During his report to the Senate on Wednesday, June 17, 2009, Dr. Allen M. Spiegel, The Marilyn and Stanley M. Katz Dean at Einstein, announced that four faculty members have been approved for tenure, recognizing their exemplary contributions to expanding our scientific knowledge and aptitude in translating research findings into applications that can help humankind. The newly tenured professors are: Jeffrey Segall, Ph.D., Betsy Herold, M.D., Mark J. Czaja, M.D., and Kami Kim, M.D.
Jeffrey Segall, Ph.D.
Betty and Sheldon Feinberg Senior Faculty Scholar in Cancer Research; Professor of Anatomy & Structural Biology
Dr. Jeffrey Segall recently was named the Betty and Sheldon Feinberg Senior Faculty Scholar in Cancer Research. He also is professor of anatomy and structural biology at Einstein. Since the mid-1990s, Dr. Segall has been studying cell motility, particularly as it applies to cancer metastasis, or how cancer spreads. In addition to studies on breast cancer, Dr. Segall is collaborating with other Einstein faculty to apply the methods he and his collaborators have developed to other cancers, including glioblastoma and head and neck cancer. He joined the Einstein faculty in 1989 as an assistant professor of anatomy and structural biology, and was appointed associate professor in 1995 and professor in 2000. He earned his bachelorï¿½s degree from Harvard University in 1979; his Ph.D. from the California Institute of Technology in 1984; and his postdoctoral training at the Max Planck Institute for Biochemistry in Munich, Germany.
Betsy Herold, M.D.
Professor of Pediatrics, of Microbiology & Immunology, and of Obstetrics & Gynecology and Womenï¿½s Health
Dr. Betsy Herold has been a member of the Einstein faculty since 2007. A professor in the departments of pediatrics, microbiology & immunology, and obstetrics & gynecology and womenï¿½s health, she directs a basic and translational research program at Einstein focusing on the development of vaginal microbicides to prevent transmission of HIV and HSV-2. HSV-2 is associated with most cases of genital herpes worldwide and is a major co-factor fueling the HIV epidemic. Dr. Herold and her colleagues are pursuing the molecular mechanisms that contribute to the synergy between these two pathogens and in discovering novel targets for the development of new prevention strategies Her lab also plays a leading role in developing novel preclinical and clinical biomarkers predictive of the safety and efficacy of candidate microbicides. Dr. Herold previously served as professor of pediatrics and of microbiology at Mount Sinai School of Medicine, as well as chief of pediatric infectious diseases. She began her academic career as an assistant professor of pediatrics and virology at the University of Chicago. She received her bachelorï¿½s degree from Brown University and her medical degree from University of Pennsylvania Medical School.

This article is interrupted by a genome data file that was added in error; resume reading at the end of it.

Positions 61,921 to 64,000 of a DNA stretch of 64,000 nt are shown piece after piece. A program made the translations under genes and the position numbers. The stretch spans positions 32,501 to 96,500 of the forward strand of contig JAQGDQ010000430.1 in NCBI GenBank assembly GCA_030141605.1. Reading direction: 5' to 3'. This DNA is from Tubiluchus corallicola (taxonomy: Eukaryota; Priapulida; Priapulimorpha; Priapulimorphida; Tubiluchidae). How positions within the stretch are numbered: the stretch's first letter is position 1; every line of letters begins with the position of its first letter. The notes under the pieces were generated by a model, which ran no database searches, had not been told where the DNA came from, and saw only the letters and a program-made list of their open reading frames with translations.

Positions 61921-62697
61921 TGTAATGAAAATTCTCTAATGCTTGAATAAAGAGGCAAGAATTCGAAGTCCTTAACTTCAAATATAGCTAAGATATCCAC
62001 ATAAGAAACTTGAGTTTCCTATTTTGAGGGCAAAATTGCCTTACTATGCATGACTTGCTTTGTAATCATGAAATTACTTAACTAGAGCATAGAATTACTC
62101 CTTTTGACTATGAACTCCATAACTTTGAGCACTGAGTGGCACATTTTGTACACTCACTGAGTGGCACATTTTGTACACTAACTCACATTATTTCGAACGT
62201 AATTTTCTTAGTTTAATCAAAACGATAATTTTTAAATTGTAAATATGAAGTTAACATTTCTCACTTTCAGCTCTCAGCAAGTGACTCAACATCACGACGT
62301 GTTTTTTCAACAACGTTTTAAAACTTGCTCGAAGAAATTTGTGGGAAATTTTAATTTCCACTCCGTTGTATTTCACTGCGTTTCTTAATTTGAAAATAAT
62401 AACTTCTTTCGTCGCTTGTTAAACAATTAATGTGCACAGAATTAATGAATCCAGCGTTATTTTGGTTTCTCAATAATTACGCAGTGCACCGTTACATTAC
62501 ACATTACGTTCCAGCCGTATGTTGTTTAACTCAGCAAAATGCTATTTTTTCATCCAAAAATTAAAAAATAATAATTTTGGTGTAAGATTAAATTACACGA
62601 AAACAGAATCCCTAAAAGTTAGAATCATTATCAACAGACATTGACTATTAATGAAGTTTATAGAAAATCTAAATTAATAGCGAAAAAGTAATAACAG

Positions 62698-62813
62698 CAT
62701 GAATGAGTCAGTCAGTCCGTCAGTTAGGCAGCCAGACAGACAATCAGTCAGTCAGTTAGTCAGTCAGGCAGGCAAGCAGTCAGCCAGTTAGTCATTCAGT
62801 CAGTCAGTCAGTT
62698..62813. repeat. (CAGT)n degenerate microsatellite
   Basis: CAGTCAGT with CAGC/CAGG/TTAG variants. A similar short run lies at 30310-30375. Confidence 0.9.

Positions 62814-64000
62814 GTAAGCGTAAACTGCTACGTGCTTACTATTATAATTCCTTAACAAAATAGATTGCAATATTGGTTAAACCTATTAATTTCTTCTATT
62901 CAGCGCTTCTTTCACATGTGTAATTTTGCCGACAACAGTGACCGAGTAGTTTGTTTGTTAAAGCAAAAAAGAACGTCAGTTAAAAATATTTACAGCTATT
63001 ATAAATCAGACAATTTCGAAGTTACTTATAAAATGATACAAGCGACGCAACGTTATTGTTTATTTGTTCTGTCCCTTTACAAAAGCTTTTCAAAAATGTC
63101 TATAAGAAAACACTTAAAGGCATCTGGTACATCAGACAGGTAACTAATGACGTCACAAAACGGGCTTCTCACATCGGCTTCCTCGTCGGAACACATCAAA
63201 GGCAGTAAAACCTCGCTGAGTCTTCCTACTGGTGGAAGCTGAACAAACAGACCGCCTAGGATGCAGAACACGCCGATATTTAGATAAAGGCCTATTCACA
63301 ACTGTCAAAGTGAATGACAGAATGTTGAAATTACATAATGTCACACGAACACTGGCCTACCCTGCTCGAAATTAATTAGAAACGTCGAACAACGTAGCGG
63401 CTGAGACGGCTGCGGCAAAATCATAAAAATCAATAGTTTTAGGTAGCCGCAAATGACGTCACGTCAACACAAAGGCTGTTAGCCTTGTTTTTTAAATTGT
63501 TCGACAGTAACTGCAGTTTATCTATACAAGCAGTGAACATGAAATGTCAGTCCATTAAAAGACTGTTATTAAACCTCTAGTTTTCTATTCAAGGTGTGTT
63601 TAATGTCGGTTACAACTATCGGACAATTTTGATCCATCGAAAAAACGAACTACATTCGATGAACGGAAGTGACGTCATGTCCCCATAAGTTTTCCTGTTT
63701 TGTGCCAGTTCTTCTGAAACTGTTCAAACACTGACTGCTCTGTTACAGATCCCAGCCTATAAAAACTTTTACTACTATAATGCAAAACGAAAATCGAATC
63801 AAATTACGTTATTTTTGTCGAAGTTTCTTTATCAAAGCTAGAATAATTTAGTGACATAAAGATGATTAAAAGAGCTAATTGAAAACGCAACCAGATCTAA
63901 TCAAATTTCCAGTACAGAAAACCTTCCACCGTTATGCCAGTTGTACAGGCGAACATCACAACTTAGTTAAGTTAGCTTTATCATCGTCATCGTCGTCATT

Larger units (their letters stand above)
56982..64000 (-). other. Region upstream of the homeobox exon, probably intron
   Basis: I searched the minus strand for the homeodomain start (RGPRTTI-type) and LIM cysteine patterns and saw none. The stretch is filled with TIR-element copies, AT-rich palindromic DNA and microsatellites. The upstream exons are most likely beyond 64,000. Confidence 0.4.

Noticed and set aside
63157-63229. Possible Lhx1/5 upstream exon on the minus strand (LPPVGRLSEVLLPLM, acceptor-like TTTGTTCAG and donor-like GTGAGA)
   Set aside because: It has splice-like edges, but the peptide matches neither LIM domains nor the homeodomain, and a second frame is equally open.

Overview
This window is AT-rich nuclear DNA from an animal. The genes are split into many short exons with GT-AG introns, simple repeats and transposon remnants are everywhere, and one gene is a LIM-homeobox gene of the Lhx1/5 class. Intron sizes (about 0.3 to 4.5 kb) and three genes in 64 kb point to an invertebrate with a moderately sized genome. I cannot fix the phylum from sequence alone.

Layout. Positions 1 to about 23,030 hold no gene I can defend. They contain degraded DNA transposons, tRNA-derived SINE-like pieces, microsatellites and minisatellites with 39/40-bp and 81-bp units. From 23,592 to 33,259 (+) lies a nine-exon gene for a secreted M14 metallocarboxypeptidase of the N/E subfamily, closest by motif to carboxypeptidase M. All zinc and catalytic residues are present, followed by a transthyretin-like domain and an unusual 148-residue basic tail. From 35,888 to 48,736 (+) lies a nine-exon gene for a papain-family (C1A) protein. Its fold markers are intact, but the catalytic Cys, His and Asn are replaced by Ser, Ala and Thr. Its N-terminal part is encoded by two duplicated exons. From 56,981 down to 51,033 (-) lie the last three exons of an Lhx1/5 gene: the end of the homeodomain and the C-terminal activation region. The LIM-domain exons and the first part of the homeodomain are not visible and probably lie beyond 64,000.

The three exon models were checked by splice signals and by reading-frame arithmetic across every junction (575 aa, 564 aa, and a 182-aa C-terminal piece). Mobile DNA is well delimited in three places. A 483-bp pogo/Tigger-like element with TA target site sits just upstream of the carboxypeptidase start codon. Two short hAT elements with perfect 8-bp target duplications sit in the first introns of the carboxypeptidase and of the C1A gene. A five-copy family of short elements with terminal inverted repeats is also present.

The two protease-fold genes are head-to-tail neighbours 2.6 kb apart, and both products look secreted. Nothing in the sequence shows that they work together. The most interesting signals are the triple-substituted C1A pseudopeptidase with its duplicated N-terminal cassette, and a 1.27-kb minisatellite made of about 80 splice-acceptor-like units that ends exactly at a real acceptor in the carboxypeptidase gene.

Mark J. Czaja, M.D.
Professor of Medicine
Dr. Mark J. Czaja is professor of medicine, in the division of hepatology at Einstein. He came to Einstein as a fellow in gastroenterology/hepatology in 1983 and joined the faculty in 1987. His research attempts to understand the molecular mechanisms of liver cell injury and death in order to better prevent the hepatic failure that develops from human liver disease. He has discovered that toxic liver injury results from alterations in cell signaling pathways that sensitize liver cells to death from the cytokine tumor necrosis factor, rather than from the direct biochemical effects of the toxin. Dr. Czajaï¿½s research also has delineated mechanisms that underlie the development of hepatic lipid accumulation, or steatosis, and its progression to the liver disease known as nonalcoholic steatohepatitis. As part of this work, conducted with Dr. Ana Maria Cuervo at Einstein, he has recently described a novel function for the pathway of autophagy in the regulation of hepatocyte lipid storage. Dr. Czaja received his undergraduate degree from Yale University and his M.D. from the Columbia College of Physicians and Surgeons.
Kami Kim, M.D.
Professor of Medicine; of Microbiology & Immunology
Dr. Kami Kim is professor of medicine, in infectious diseases, and of microbiology & immunology. She joined the Einstein faculty in 1995, as an assistant professor, and was promoted to associate professor in 2002 and to professor in 2007. Her research focuses on understanding how the organisms Toxoplasma gondii and Plasmodium species (malaria) cause clinical disease in humans. Using genetic, biochemical, and cell biology approaches, she and colleagues seek to develop new treatments for these parasitic infections, which combined affect more than a half-billion people worldwide. Thus far, Dr, Kimï¿½s team has characterized the epigenetic characteristics of Toxoplasma gondii and is developing other initiatives to understand how pathogens influence epigenetic gene expression of infected human cells. They also are investigating potential targets for drug therapy. Dr. Kim received her bachelorï¿½s degree from Harvard University and her medical degree from the Columbia College of Physicians and Surgeons. She completed a clinical fellowship in infectious diseases at UCSF, followed by postdoctoral fellowships in parasitology at San Francisco General Hospital-UCSF and in microbiology and immunology at Stanford University. During these fellowships she also served as an attending physician at the San Francisco County Tuberculosis Clinic and at San Francisco General Hospital.
Posted on: Wednesday, July 01, 2009